China's E-Rebels

By Liu, Melinda; Platt, Kevin | Newsweek International, October 2, 2000 | Go to article overview

China's E-Rebels


Liu, Melinda, Platt, Kevin, Newsweek International


China's rulers refuse to give up. They may have abandoned Mao's unworkable daydreams of pure socialism and a classless society, but they are defending to the death his central dogma: the supremacy of the Chinese Communist Party's authority. Now that economic necessity has dragged the country into the age of e-mail and Web sites, Beijing has wasted no time setting up new police units to patrol the Internet. Anyone who might weaken the party's control over people's lives and minds is a target: hackers, democrats, pornographers, ethnic separatists and others who seem to defy the party line. The cybercensors have shut down local Web sites and blocked access to foreign sites run by human-rights groups, Tibetan exiles, the banned Falun Gong meditation movement and some Western media outlets.

The clampdown is futile. As fast as Beijing can erect barriers, the country's Net users keep finding ways around them. They know the government has access to any e-mail sent to or from mainland-based Internet service providers. No problem. Chinese privacy lovers can hook up to Yahoo or Hotmail for free e-mail accounts outside their government's jurisdiction. The online cops can block access to any foreign Web site they deem unsuitable--but what of it? For anyone who knows how to navigate, the Web has "proxy servers," sites designed to function as untraceable detours around such obstacles. The trick is hardly a state secret, even in China. Mainstream technology magazines there have run detailed reports on the servers, providing readers with the equivalent of how-to manuals.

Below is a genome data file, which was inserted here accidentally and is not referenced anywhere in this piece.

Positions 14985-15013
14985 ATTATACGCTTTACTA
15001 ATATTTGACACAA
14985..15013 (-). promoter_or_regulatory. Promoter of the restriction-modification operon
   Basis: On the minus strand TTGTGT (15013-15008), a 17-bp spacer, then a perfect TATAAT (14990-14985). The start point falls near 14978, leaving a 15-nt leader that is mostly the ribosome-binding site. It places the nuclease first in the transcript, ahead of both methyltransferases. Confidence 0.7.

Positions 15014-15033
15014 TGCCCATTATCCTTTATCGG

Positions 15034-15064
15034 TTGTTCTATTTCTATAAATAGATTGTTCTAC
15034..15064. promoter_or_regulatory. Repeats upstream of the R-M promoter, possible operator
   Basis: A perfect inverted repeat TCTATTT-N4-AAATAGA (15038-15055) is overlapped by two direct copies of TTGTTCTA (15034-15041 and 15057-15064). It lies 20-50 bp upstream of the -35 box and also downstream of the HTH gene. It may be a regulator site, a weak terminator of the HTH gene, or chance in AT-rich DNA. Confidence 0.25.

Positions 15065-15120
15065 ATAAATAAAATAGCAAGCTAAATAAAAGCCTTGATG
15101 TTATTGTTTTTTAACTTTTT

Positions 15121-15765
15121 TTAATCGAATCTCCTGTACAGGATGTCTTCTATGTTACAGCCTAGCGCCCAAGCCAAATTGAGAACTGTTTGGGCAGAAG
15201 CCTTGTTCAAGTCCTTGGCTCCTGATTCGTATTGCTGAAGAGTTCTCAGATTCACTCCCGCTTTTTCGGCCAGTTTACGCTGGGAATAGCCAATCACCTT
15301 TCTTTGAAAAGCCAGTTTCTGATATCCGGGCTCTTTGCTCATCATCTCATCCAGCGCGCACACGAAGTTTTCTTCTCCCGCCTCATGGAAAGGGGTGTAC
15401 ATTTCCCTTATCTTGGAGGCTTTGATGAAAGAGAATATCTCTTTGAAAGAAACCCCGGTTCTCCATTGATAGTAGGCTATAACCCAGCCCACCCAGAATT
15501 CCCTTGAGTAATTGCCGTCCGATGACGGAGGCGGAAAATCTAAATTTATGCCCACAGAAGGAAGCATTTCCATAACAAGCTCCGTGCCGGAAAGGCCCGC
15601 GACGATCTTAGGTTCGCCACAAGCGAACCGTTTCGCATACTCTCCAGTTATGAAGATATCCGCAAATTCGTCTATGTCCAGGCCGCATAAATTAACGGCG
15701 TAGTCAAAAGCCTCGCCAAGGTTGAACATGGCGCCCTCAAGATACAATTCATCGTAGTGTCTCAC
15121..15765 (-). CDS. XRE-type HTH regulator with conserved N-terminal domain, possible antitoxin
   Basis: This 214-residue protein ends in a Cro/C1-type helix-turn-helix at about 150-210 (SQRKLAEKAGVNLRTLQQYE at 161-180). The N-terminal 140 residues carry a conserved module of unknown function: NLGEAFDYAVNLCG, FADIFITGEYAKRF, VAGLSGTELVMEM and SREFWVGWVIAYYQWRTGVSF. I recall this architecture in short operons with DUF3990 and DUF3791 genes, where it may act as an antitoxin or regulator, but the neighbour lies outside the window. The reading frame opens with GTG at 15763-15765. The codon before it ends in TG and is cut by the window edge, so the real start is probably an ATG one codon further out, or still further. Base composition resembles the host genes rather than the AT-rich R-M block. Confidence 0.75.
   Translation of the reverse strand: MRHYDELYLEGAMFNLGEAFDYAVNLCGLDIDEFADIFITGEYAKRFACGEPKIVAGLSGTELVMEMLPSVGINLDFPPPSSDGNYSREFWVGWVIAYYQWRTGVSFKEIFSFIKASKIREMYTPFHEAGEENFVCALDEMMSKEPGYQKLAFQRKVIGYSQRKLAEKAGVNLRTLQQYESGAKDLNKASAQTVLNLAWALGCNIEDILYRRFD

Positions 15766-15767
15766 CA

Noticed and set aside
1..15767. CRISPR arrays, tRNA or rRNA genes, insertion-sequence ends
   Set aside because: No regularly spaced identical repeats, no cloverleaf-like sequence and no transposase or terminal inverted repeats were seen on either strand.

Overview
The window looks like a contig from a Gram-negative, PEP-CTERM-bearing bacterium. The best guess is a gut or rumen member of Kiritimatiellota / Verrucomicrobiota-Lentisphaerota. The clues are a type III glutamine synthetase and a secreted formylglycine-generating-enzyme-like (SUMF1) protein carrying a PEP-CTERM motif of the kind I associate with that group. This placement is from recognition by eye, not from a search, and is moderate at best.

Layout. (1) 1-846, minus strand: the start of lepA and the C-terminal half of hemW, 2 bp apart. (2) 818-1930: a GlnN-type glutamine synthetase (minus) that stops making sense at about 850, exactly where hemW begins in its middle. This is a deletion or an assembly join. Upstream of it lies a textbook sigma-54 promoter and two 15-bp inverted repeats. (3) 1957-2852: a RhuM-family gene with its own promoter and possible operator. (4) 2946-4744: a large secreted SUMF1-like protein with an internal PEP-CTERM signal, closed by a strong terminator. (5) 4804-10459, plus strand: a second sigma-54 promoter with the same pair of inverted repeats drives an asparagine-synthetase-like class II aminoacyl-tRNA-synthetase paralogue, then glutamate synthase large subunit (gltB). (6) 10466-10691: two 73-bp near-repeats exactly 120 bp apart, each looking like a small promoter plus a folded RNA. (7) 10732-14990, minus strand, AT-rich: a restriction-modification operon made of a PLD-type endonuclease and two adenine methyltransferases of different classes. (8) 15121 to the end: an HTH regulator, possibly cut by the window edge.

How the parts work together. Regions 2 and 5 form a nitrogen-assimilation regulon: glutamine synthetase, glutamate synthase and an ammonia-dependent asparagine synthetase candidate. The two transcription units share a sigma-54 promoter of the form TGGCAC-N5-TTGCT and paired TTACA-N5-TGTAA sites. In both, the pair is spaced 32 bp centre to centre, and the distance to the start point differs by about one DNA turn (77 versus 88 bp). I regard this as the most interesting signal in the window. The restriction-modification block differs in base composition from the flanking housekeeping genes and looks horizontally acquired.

Ultimately there's one way China can stop the deluge of forbidden ideas: by unplugging itself. And that's not likely. Beijing's leaders are convinced that China's future depends on embracing the Net. President Jiang Zemin said as much at an international computer conference a few weeks ago in Beijing. "We should deeply recognize the tremendous power of information technology and vigorously promote its development," the official Xinhua News Agency quoted him as saying. "The speed and scope of its transmission have created a borderless information space around the world." His own son Jiang Mianheng has become an IT heavyweight in Shanghai.

Change is sure to come even faster after China joins the World Trade Organization, a milestone now expected within a few months. The market forces that are unleashed in China will make information technology "even cheaper, better and more widely available," Bill Clinton told an audience at Johns Hopkins University's graduate school of foreign affairs earlier this year. …

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